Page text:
The casting of Jolie was controversial among many fans of the Tomb Raider series, who felt she wasn't physically appropriate enough to play the large-breasted heroine; others complained about an American actress being hired to play a British character; others cited Jolie's tattoos and well-publicised controversial personal life.[6] Director Simon West dismissed these concerns and said, in reference to Jolie's penchant for sexual knife play, "it was always Angelina. I mean, Lara sleeps with knives and doesn't take shit from anybody. That's [Angelina] down to a tee."[6] Jolie wore a padded bra to increase her bust size when playing Lara. As she explained to NY Rock in June 2001: "C'mon, I'm not so flat chested to begin with. When I wear a tight T-shirt, I look a certain way. So it wasn't like we had to completely change me. You know, we just had to enhance me a little. I'm a 36C. Lara, she's a 36D. And in the game, she's a double D, so we took her down some. But we did give her a bit of padding there. For me, it was simply one size. So it was like having a padded bra. But no, I am not flat chested anyway. So we still made it Lara Croft, but we didn't go to any extremes. And Lara doesn't apologize for herself, and for having that, you know, recognizable shape. So I'm not going to apologize for her either."[7][8]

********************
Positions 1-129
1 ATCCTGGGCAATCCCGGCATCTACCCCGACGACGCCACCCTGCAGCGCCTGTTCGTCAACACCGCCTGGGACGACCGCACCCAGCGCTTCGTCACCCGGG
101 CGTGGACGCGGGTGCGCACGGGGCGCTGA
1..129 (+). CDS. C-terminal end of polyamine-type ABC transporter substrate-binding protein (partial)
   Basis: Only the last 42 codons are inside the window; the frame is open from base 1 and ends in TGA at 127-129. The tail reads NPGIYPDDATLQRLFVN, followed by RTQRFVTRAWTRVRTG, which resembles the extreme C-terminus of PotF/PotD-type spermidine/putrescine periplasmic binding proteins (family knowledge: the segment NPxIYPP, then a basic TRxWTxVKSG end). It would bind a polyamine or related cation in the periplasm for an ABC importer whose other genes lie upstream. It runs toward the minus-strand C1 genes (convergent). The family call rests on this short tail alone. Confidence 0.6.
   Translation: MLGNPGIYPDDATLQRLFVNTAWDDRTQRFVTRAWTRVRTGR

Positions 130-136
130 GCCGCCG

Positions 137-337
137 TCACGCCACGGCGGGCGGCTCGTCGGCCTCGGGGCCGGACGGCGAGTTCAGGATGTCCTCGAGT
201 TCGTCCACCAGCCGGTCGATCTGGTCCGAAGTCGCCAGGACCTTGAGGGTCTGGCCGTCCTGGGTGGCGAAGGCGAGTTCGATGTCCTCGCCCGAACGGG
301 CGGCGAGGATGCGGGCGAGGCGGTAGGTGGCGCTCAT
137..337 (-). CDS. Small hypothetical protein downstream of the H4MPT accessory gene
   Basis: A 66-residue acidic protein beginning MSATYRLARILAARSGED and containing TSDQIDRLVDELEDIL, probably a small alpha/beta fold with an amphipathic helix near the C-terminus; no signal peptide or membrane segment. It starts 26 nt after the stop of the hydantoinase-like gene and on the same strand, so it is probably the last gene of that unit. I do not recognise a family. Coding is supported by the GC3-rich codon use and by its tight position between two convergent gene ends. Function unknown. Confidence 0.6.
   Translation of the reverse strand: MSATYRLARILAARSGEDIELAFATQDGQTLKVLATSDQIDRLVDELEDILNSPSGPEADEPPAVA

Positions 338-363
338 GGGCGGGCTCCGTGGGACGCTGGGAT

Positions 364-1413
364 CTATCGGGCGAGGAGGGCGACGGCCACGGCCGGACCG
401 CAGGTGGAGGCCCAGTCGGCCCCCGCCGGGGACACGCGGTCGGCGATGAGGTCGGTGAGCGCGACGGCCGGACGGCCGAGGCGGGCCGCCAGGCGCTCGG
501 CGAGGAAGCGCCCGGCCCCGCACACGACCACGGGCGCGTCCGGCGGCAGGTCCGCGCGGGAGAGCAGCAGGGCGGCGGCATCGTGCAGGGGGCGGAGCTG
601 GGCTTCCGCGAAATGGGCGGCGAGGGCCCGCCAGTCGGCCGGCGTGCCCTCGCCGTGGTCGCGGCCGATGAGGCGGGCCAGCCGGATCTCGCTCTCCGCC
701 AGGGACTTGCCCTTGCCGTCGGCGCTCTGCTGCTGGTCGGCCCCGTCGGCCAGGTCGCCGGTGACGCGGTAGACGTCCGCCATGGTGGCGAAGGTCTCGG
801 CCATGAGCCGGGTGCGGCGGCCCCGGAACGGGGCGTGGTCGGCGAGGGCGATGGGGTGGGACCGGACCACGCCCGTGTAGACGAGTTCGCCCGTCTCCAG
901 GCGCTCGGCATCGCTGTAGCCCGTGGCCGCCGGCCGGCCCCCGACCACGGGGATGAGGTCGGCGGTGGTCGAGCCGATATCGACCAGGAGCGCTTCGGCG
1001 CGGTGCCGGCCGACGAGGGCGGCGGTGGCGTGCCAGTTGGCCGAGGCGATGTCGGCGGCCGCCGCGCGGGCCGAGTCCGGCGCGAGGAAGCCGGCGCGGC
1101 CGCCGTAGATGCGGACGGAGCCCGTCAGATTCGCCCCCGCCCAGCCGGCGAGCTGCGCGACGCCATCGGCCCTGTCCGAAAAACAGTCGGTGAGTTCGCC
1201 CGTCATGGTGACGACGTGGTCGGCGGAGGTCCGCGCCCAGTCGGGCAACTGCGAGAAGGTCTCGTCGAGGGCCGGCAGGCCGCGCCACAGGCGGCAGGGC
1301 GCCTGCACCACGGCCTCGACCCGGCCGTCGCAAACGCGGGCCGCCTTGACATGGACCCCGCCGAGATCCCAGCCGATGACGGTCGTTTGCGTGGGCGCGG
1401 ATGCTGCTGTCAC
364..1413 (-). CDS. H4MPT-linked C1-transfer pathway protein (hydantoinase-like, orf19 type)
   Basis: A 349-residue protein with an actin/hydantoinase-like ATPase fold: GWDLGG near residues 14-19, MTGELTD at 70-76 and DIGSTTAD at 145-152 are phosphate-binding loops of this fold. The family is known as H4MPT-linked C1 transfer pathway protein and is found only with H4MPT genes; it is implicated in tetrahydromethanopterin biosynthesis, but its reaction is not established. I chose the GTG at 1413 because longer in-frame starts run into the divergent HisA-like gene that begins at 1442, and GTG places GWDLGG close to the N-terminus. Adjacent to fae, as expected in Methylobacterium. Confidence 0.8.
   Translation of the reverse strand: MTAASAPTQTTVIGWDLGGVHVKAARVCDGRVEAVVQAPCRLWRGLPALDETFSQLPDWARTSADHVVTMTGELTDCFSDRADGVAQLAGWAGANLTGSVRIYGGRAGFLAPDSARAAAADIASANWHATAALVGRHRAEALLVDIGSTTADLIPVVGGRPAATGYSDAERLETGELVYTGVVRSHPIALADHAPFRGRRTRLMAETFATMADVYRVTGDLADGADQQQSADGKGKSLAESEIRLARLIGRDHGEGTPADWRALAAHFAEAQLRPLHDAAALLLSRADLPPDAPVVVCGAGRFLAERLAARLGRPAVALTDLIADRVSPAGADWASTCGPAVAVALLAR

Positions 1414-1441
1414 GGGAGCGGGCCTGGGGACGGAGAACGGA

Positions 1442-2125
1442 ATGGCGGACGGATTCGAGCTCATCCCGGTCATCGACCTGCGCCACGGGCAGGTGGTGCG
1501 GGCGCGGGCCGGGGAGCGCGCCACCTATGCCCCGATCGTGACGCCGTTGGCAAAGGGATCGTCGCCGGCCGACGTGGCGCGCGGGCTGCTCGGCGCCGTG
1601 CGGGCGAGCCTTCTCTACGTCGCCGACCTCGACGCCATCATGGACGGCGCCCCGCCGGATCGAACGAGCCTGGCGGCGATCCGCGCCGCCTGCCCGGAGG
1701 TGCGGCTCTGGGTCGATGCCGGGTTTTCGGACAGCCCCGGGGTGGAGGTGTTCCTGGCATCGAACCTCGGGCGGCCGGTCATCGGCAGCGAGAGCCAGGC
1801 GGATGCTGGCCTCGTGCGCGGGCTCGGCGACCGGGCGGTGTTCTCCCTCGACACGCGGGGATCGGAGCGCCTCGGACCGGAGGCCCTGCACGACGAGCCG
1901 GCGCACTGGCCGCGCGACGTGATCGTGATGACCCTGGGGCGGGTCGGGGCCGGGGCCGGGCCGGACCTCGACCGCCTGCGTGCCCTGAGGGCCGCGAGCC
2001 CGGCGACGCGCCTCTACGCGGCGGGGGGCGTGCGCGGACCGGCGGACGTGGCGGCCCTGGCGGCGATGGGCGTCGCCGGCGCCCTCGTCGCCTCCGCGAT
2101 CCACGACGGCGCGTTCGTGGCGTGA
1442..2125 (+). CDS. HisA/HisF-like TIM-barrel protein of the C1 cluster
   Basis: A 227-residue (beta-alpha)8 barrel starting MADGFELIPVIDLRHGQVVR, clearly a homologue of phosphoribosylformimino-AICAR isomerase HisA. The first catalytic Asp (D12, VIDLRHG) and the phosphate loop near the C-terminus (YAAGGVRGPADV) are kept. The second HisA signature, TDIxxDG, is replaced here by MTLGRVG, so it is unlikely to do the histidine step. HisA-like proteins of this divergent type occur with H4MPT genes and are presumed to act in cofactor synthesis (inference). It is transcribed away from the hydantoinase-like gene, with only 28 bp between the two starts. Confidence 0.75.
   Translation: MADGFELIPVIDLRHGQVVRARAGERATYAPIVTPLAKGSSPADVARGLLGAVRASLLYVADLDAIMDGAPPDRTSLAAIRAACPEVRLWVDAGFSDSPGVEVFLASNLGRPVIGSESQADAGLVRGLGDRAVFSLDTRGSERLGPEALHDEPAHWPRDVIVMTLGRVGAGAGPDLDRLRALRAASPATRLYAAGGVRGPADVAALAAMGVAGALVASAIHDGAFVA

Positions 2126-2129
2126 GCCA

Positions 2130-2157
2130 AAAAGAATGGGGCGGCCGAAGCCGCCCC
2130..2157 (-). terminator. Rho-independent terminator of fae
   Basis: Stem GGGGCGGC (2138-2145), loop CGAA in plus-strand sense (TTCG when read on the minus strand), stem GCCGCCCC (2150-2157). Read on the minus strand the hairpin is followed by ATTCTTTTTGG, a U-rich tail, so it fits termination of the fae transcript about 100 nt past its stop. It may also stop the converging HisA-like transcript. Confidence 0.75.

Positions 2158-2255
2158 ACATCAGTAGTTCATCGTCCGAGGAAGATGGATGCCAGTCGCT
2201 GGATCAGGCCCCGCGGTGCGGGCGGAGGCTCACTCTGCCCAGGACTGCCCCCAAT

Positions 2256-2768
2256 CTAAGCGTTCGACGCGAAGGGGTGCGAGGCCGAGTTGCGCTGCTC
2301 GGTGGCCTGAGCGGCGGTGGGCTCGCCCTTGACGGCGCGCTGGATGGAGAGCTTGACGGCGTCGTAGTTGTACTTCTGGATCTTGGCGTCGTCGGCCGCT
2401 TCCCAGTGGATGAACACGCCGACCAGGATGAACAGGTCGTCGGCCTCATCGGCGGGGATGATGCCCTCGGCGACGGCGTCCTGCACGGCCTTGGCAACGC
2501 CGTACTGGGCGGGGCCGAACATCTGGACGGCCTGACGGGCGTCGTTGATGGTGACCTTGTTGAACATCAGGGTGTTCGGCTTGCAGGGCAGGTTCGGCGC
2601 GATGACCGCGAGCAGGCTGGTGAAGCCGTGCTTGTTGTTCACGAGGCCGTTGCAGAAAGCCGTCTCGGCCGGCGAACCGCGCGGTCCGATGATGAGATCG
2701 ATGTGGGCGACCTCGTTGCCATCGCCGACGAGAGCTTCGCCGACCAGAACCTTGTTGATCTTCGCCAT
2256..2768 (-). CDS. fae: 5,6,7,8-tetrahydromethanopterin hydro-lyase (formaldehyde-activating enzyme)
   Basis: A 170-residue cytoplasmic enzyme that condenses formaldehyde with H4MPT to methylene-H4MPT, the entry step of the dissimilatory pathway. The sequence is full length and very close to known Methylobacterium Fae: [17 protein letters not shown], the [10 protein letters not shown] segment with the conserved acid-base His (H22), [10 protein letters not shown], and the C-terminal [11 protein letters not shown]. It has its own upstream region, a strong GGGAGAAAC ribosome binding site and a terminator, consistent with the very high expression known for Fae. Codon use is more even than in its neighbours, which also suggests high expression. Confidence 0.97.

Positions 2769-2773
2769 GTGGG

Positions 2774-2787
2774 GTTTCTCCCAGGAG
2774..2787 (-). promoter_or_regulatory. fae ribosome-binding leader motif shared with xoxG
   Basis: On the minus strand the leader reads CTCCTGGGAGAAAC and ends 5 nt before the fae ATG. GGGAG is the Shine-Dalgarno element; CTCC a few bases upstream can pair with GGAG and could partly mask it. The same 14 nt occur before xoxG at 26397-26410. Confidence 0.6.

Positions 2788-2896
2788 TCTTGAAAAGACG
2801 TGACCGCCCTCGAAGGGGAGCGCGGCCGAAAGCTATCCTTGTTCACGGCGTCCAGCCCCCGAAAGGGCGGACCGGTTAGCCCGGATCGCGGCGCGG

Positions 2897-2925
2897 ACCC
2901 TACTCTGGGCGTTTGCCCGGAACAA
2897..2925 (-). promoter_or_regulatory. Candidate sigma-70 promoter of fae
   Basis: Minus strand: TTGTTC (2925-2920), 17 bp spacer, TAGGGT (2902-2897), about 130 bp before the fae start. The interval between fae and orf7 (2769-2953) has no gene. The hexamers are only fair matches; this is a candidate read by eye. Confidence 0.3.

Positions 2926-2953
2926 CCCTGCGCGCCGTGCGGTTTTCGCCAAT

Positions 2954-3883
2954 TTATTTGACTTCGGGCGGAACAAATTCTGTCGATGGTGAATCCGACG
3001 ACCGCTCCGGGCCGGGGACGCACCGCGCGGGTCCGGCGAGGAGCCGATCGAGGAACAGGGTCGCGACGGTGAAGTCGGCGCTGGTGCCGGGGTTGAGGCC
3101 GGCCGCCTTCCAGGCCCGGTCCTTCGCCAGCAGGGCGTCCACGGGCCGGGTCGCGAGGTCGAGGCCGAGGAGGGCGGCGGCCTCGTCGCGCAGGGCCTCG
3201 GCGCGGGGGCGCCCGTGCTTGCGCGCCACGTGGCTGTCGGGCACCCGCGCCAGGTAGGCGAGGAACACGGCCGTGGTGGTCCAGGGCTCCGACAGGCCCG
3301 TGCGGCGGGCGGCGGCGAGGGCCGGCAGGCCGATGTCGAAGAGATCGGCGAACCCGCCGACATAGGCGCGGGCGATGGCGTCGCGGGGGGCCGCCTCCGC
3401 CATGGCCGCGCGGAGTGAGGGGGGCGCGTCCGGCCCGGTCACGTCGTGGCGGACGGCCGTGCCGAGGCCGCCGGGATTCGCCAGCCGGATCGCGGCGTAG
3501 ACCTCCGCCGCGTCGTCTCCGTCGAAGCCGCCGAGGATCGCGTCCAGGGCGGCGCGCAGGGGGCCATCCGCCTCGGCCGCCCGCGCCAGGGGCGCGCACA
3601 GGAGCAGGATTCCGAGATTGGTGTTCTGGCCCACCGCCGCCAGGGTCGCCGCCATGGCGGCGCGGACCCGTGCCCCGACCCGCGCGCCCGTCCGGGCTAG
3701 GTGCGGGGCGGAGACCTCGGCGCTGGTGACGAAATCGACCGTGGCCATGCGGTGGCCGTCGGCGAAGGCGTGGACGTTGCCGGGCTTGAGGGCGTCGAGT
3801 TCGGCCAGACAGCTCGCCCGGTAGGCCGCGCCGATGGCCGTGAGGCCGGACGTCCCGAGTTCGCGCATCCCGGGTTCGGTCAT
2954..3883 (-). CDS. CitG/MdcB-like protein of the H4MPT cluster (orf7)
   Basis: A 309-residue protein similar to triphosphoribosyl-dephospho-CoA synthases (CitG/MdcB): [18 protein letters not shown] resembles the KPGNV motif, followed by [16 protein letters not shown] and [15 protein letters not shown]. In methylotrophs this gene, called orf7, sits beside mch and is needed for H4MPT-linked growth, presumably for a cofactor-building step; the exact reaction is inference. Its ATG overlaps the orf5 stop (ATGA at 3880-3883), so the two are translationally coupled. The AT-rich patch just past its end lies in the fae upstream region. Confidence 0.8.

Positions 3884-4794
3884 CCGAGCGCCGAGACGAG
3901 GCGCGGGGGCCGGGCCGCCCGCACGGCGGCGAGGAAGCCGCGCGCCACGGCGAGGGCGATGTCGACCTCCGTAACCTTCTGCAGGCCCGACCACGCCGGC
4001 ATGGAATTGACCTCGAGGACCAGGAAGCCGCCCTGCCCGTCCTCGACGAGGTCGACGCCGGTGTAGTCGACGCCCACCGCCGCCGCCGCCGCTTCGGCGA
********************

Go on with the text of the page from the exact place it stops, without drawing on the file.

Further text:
The film marked the feature film debut of television actor Chris Barrie, known for his role of Arnold Rimmer in the BBC science fiction comedy series Red Dwarf. English actor Daniel Craig adopts an American accent for the role of Alex West whilst Jolie, being American herself, takes on an English accent.[9] Jon Voight, Angelina Jolie's father, plays Richard Croft, Lara's father in the film.


Principal photography for Lara Croft: Tomb Raider took place from July 30 to November 30, 2000. Portions of the film were shot on location at the Ta Prohm temple, located in Angkor, Siem Reap Province, Cambodia. The film was the first major motion picture to be shot in Cambodia since Lord Jim in 1964, following the country's occupation by the Khmer Rouge regime.[10] In addition to on-location shooting, a majority of the film's production also took place on the 007 Stage at Pinewood Studios.[11] Hatfield House in Hertfordshire was used as Croft's home in the film.[12]



Lara Croft: Tomb Raider – Original Motion Picture Soundtrack
Soundtrack album by
ReleasedJune 15, 2001[13]
  • 69:01
  • 72:14 (including the additional track)
Singles from Lara Croft: Tomb Raider – Original Motion Picture Soundtrack